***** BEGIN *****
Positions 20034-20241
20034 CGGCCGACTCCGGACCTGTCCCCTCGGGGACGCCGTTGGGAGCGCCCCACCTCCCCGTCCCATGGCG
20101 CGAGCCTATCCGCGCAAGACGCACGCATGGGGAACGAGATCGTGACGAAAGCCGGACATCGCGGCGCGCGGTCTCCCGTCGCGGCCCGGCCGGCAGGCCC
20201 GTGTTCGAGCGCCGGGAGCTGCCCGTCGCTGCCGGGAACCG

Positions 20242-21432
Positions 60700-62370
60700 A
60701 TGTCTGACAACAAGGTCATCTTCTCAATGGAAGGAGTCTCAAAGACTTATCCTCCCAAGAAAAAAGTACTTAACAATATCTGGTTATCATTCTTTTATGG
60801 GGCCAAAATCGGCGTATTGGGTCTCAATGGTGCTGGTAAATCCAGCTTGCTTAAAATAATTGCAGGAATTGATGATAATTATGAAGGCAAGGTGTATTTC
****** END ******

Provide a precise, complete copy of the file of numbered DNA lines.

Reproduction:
Positions 20034-20241
20034 CGGCCGACTCCGGACCTGTCCCCTCGGGGACGCCGTTGGGAGCGCCCCACCTCCCCGTCCCATGGCG
20101 CGAGCCTATCCGCGCAAGACGCACGCATGGGGAACGAGATCGTGACGAAAGCCGGACATCGCGGCGCGCGGTCTCCCGTCGCGGCCCGGCCGGCAGGCCC
20201 GTGTTCGAGCGCCGGGAGCTGCCCGTCGCTGCCGGGAACCG

Positions 20242-21432
Positions 60700-62370
60700 A
60701 TGTCTGACAACAAGGTCATCTTCTCAATGGAAGGAGTCTCAAAGACTTATCCTCCCAAGAAAAAAGTACTTAACAATATCTGGTTATCATTCTTTTATGG
60801 GGCCAAAATCGGCGTATTGGGTCTCAATGGTGCTGGTAAATCCAGCTTGCTTAAAATAATTGCAGGAATTGATGATAATTATGAAGGCAAGGTGTATTTC